Less than three weeks later, I was at a fledgling website design company (yes, I was a web developer in 1996!) and working on the design for this thing called a “search engine” for mechanical and industrial companies (much like Angie’s List today). I remember loathing walking up the creaky stairs in a 150-year old farmhouse in Ypsilanti, that had been converted into this web startup. I was sitting at the window, trying to understand how character recognition software and this search engine might work together, hating every moment of this non-creative job, when my phone rang. Todd was on the other end, asking me back. I walked out that day, and the next, I was at my old desk. We shipped Hunchback and celebrated.
I was hired and fired three times by that creative studio. They couldn’t afford to keep the talent they needed. The last time they fired me, I had been the art director of a nine month project that we squeezed into five months. The project was Disney’s Hercules. Fitting. It was like that, it was good, hard work. We got to know the characters like family, and I remember that as the moment I became really fond of James Woods for his audio warm ups. He would scat and jive to get into character before recording, except they sent us the whole tapes. I just loved it! But it was that sort of effort; Herculean. Leslie was the audio director on that one, Aaron was the most amazing producer. We build a digital ink and paint system while crunching this hard, and I loved the moment Joslyn took the reigns on that and saved me from drowning. I flew to Toronto and back one day to hire the art team we outsourced some animation to. It was all still hand drawn, 2D art. Rick just had a tally list of beers on my white board. He was the lead programmer and every Herculean effort he achieved on my behalf, he earned another Dominicks beer from me. I regularly worked 80 hour weeks, and clocked 110 two weeks in a row in order to ship it in time to match the date the movie released in theaters. Not a month after Hercules shipped, they walked me out for the last time.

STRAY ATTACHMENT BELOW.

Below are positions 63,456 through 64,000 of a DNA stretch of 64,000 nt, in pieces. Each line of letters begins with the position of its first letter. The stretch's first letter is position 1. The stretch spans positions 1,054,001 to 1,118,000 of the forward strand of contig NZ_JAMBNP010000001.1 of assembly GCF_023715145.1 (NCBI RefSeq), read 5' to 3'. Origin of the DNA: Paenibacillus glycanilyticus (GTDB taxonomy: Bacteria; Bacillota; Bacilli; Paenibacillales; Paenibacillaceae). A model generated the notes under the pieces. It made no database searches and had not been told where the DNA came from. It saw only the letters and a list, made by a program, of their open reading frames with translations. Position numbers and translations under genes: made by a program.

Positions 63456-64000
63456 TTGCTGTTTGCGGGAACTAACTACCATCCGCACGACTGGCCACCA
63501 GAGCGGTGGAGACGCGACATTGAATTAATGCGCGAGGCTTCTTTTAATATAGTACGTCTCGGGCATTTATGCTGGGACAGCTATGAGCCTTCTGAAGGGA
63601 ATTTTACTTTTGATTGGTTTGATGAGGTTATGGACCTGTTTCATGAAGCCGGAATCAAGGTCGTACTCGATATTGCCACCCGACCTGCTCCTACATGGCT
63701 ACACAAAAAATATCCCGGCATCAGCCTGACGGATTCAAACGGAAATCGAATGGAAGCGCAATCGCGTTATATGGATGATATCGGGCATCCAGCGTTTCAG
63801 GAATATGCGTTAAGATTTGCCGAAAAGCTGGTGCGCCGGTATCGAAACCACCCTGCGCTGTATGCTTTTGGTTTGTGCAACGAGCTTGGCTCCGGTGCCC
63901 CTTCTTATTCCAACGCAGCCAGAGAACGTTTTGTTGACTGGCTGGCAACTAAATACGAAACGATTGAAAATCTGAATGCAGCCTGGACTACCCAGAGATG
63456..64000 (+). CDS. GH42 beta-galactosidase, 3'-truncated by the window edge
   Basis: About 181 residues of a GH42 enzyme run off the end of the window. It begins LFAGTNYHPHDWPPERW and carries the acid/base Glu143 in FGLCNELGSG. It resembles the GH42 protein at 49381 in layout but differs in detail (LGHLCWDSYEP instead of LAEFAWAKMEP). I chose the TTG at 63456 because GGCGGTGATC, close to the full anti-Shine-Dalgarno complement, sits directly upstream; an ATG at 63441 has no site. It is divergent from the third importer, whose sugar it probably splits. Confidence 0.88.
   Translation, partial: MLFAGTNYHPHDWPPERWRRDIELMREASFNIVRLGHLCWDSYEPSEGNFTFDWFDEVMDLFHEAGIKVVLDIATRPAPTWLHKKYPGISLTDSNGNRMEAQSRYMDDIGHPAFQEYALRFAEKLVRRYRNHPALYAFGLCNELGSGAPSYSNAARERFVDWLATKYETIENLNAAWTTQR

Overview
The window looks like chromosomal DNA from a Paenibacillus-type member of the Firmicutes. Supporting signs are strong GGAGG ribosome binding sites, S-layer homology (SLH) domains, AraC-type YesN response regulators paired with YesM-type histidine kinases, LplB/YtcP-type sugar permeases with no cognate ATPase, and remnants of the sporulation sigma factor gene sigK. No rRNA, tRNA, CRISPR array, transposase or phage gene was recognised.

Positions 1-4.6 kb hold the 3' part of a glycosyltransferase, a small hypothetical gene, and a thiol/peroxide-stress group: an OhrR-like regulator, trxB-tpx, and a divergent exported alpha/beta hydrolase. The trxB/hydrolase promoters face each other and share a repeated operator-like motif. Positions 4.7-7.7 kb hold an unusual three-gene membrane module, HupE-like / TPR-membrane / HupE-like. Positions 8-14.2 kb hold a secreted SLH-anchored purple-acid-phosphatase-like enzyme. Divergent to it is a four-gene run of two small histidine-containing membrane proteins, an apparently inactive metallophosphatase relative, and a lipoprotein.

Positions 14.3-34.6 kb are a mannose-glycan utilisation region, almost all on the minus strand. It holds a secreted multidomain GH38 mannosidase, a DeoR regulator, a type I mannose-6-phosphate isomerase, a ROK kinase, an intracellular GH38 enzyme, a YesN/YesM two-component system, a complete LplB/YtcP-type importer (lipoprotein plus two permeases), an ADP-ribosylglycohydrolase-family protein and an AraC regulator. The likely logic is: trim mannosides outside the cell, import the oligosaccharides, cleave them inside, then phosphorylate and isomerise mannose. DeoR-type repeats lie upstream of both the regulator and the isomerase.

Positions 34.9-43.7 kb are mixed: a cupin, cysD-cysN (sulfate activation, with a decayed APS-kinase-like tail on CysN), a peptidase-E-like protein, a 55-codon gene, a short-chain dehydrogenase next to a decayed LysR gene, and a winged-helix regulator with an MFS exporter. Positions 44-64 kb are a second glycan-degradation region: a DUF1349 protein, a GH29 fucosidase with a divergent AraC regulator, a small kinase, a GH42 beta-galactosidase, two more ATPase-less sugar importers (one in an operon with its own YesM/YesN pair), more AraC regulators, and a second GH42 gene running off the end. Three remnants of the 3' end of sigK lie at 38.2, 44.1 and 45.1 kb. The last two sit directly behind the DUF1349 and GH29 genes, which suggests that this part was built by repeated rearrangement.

This morning when I woke up, the first thought I had was of Hunchback of Notre Dame. The movie, by Disney. Then I thought up most of what you just read. Then I wondered exactly when that movie came out. Chris and I talked about that project and fumbled over the dates. Did it ship in 1997? No. It was the vacation after shipping Hunchback, our second date – a week at Club Med Cancun, that Chris and I mark it by. That was December 1996 (and another story entirely). But the movie came out June 21, 1996. Exactly 21 years ago today. Google told me.